Review: Flash Vol. 19: The One-Minute War trade paperback (DC Comics)

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As is too often the case, this run is about over just as it’s getting good. Jeremy Adams' tenure has been an overall improvement on Flash of recent years, even if the quality hasn’t been even issue to issue. But when it’s working, it’s working, and Flash Vol. 19: The One-Minute War is on point.

Above all else, this reads like one of Mark Waid’s classic, epic Flash events, “Terminal Velocity” or “Dead Heat” or the like, which is good company to be in. As with Dark Crisis, what with the return of the Justice Society and all the Young Justice characters and etc., indeed Adams' story feels like it fits in the Waid/Geoff Johns era, like the DCU and the Flash family are finally in a place where the adventures seamlessly connect with DC’s pre-Flashpoint continuity.

Really Adams has the best of all worlds here — a heroes versus villains story that blessedly relies on little outside knowledge and doesn’t tie into any decades-old Crisis, but that does also finesse a few notable aspects of Flash continuity that really needed finessing. One-Minute War is not a slam dunk — it maybe goes on about a minute too long (see what I did there?) — but its softness is in the middle, between a strong start and surprising finish. I’ll take it, and Adams surely has my confidence going into his next DC projects.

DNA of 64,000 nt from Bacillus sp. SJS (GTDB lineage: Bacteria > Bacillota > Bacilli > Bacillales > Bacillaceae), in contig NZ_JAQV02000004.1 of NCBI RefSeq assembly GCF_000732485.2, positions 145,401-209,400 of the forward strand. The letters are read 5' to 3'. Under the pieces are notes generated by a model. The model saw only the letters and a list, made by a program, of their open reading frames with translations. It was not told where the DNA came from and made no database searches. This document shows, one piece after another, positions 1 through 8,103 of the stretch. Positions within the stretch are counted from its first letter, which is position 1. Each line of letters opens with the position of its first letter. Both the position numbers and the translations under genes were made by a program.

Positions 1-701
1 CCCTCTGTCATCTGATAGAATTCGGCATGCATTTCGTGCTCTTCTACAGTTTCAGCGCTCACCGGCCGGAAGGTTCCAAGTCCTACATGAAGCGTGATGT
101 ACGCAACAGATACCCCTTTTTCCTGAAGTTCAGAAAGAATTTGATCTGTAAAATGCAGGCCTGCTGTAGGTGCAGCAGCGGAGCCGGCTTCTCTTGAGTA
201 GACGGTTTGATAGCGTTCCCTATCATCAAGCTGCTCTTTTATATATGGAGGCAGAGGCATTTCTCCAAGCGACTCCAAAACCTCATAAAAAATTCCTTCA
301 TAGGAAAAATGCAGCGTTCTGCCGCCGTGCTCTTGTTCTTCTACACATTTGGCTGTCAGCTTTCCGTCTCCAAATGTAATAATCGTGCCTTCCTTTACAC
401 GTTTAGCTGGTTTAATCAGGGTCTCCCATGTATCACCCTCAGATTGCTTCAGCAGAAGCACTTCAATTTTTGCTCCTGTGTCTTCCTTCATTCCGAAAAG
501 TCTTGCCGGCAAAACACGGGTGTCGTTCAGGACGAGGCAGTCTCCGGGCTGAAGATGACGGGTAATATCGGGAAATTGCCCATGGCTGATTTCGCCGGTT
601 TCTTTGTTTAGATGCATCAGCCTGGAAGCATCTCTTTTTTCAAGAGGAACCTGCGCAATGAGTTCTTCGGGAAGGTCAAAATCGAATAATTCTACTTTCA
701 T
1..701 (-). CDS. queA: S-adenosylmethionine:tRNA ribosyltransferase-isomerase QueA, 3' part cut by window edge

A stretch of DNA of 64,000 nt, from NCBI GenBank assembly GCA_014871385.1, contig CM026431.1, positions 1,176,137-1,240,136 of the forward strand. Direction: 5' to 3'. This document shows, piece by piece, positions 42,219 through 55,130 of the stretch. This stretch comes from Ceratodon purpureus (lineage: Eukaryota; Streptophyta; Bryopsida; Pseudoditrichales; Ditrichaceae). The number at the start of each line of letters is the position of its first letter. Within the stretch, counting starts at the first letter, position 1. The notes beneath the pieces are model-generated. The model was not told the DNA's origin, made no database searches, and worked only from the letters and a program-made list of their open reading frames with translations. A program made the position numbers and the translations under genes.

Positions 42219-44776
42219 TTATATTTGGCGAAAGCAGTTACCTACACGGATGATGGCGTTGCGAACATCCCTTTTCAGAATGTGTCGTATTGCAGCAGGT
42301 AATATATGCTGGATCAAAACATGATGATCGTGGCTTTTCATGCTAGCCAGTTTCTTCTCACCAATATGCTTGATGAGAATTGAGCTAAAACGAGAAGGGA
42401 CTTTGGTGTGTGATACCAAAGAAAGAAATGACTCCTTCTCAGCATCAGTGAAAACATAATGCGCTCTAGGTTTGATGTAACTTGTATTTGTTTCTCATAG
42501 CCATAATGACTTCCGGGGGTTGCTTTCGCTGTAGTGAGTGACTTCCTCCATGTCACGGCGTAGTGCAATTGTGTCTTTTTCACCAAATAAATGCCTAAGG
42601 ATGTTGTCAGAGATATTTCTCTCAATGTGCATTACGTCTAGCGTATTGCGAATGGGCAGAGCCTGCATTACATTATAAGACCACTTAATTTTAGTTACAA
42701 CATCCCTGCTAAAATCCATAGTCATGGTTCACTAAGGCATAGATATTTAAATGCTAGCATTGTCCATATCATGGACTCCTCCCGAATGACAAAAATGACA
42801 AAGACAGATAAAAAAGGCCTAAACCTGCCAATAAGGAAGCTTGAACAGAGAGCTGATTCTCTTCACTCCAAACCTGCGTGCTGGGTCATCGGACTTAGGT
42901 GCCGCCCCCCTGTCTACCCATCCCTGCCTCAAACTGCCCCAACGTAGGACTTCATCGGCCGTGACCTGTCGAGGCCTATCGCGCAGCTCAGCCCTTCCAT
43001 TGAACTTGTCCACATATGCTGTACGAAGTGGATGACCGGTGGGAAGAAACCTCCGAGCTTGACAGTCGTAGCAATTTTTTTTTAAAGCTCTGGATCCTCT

[Review contains spoilers]

I like stories to be relevant and I like stories to be connected, but it’s fewer and farther between than I’d like that we get a good, complicated but essentially simple alien invasion story like One-Minute War where the heroes have to repel cosmic marauding hordes (think the Superman classic “Panic in the Sky”). If I might otherwise be inclined to dismiss a story where the heroes are right and the villains are wrong and nothing within that changes, Adams packs this with so much — the alien Fraction’s rich history, that speedsters across the Multiverse are specifically being hunted if not also discriminated against, the wild late-book turns as relates to Heroes in Crisis and etc. — that the story hardly feels simple even if built on a generic premise.